New Nissan Pulsar Tekna 2015 review
Warm Pulsar with 187bhp 1.6-litre DIG-T petrol engine aims to give hatch some bite
If you’re after a discreet, efficient family hatch that’s brisk in a straight line, then the Pulsar isn’t a bad choice. But there isn’t enough dynamic ability to control the power. It lags behind rivals like the Peugeot 308 GT to drive, isn’t as comfy as you would expect and doesn’t look the part, either. The Nissan makes much more sense as a mid-spec diesel, where its practical and durable strengths can shine through.
That could change early next year with the likely arrival of a Pulsar Nismo though, and to whet our appetite, the brand has just slotted in its 1.6-litre DIG-T 190 turbo petrol. We’ve driven the Ford Focus rival to see if it finally injects a boost of adrenaline to the range.
There aren’t many visual clues to the slightly more racy engine under the bonnet – all you get is a new exhaust tip and the 18-inch alloys on this top-spec Tekna model. It looks identical to the bland standard Pulsar, and there isn’t even any badging to mark it out as the hotter car.
The direct-injection turbo petrol engine, which delivers 187bhp and 240Nm of torque, is used in the standard flagship Juke crossover. It’s actually slightly faster in this form, as the Pulsar sprints from 0-62mph in 7.7 seconds.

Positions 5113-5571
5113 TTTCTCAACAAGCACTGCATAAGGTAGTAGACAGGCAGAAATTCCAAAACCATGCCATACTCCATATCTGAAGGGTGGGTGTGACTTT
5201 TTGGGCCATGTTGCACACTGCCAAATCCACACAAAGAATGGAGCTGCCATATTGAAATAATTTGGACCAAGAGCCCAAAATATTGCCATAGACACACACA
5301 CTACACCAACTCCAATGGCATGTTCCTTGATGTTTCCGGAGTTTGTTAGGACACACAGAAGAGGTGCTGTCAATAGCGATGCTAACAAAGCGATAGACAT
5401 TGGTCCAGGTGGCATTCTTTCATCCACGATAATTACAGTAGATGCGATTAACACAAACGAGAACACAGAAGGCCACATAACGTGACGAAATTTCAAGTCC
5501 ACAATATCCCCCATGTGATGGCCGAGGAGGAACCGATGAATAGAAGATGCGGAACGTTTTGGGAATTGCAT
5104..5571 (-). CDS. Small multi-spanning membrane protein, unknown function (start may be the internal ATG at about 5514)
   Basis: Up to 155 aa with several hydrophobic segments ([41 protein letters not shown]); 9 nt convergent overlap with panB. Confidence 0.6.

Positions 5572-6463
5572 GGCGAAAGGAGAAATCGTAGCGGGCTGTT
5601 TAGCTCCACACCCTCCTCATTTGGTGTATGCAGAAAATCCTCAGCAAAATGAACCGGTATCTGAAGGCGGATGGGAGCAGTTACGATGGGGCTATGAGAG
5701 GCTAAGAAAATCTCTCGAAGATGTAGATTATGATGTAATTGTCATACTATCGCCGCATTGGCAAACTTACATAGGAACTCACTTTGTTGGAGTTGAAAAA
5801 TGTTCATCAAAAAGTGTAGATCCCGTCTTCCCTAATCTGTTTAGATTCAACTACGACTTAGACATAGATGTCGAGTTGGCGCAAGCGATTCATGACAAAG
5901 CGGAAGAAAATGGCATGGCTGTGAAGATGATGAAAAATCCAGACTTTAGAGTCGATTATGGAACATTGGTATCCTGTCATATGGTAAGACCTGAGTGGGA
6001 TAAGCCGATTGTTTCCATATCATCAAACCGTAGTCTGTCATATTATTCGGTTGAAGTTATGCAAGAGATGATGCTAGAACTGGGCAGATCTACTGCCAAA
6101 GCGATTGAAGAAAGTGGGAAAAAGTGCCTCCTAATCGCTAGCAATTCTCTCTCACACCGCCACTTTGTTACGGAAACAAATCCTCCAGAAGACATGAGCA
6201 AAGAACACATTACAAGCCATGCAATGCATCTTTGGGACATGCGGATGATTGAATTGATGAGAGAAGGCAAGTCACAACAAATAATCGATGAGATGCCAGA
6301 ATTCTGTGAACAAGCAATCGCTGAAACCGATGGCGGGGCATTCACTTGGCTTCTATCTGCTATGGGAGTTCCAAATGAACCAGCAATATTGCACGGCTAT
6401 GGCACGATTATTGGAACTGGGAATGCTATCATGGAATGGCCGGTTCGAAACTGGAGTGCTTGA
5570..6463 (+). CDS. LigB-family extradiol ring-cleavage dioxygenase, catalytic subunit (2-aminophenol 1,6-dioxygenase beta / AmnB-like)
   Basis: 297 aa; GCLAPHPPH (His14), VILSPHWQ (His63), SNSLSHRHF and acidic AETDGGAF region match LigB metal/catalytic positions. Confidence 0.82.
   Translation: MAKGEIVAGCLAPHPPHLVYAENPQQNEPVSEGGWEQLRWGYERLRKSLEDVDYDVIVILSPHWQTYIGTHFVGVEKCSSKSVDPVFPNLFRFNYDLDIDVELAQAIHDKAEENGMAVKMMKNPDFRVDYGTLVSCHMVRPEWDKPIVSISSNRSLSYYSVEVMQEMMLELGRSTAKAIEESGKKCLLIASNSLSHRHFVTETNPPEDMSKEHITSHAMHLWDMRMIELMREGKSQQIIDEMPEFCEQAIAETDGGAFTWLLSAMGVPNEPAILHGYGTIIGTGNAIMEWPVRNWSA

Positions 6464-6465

It’s smooth and pulls well from as little as 1,500rpm, although it tails off – like many turbo units – as it nears the red line. It doesn’t sound particularly sporty while doing it, either, but that does mean it’s refined when you’re not in the mood.
The Nissan returned nearly 40mpg with us, which is impressive considering its power, but that figure will drop away if you floor it. CO2 emissions of 138g/km are competitive – they’re similar to the Peugeot 308 GT and SEAT Leon FR’s, and better than the Hyundai i30 Turbo’s 169g/km.
Nissan claims that it’s done a lot more than just chuck a bigger engine under the bonnet. The steering and dampers have been tuned for extra agility and feel. You can notice the firmer set-up reducing body roll, plus turn-in is fairly direct, but there’s precious little feel through the wheel and a dead, vague feeling in the straight ahead.
Push hard, and grip runs out sooner than you might expect, while the firmer dampers mean the Pulsar loses some of the standard car’s cosseting ride quality. It doesn’t offer the composure of the Leon FR, for example.
The rest of the package is business as usual, which means you get class-leading rear legroom and a 385-litre boot, plus a strong equipment list considering the sub-£23,000 price of this Tekna car. With this new engine, the Pulsar starts at £19,775.